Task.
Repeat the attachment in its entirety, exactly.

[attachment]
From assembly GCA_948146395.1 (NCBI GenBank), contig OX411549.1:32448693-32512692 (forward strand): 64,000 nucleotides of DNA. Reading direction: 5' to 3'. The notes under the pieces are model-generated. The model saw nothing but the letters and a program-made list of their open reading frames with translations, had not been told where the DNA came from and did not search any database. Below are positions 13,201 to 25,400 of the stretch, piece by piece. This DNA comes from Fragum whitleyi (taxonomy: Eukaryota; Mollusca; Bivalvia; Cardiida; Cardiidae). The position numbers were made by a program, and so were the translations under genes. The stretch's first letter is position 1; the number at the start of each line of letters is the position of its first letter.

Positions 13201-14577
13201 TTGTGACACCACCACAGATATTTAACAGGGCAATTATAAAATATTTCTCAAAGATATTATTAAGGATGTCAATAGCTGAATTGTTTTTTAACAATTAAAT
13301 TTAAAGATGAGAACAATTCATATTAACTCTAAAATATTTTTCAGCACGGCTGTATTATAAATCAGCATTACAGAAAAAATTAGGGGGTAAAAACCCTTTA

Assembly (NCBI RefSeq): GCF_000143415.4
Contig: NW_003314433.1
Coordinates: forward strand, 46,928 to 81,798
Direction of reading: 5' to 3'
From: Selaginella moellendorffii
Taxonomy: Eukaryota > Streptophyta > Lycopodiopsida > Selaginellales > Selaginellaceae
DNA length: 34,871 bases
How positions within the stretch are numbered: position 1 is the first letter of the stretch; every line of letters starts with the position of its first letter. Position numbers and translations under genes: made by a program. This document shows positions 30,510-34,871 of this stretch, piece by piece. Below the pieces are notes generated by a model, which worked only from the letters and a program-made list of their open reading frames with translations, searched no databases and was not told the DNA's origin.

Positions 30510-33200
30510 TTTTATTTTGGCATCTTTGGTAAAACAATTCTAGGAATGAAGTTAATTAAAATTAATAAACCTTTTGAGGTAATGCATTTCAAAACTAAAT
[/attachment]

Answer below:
From assembly GCA_948146395.1 (NCBI GenBank), contig OX411549.1:32448693-32512692 (forward strand): 64,000 nucleotides of DNA. Reading direction: 5' to 3'. The notes under the pieces are model-generated. The model saw nothing but the letters and a program-made list of their open reading frames with translations, had not been told where the DNA came from and did not search any database. Below are positions 13,201 to 25,400 of the stretch, piece by piece. This DNA comes from Fragum whitleyi (taxonomy: Eukaryota; Mollusca; Bivalvia; Cardiida; Cardiidae). The position numbers were made by a program, and so were the translations under genes. The stretch's first letter is position 1; the number at the start of each line of letters is the position of its first letter.

Positions 13201-14577
13201 TTGTGACACCACCACAGATATTTAACAGGGCAATTATAAAATATTTCTCAAAGATATTATTAAGGATGTCAATAGCTGAATTGTTTTTTAACAATTAAAT
13301 TTAAAGATGAGAACAATTCATATTAACTCTAAAATATTTTTCAGCACGGCTGTATTATAAATCAGCATTACAGAAAAAATTAGGGGGTAAAAACCCTTTA

Assembly (NCBI RefSeq): GCF_000143415.4
Contig: NW_003314433.1
Coordinates: forward strand, 46,928 to 81,798
Direction of reading: 5' to 3'
From: Selaginella moellendorffii
Taxonomy: Eukaryota > Streptophyta > Lycopodiopsida > Selaginellales > Selaginellaceae
DNA length: 34,871 bases
How positions within the stretch are numbered: position 1 is the first letter of the stretch; every line of letters starts with the position of its first letter. Position numbers and translations under genes: made by a program. This document shows positions 30,510-34,871 of this stretch, piece by piece. Below the pieces are notes generated by a model, which worked only from the letters and a program-made list of their open reading frames with translations, searched no databases and was not told the DNA's origin.

Positions 30510-33200
30510 TTTTATTTTGGCATCTTTGGTAAAACAATTCTAGGAATGAAGTTAATTAAAATTAATAAACCTTTTGAGGTAATGCATTTCAAAACTAAAT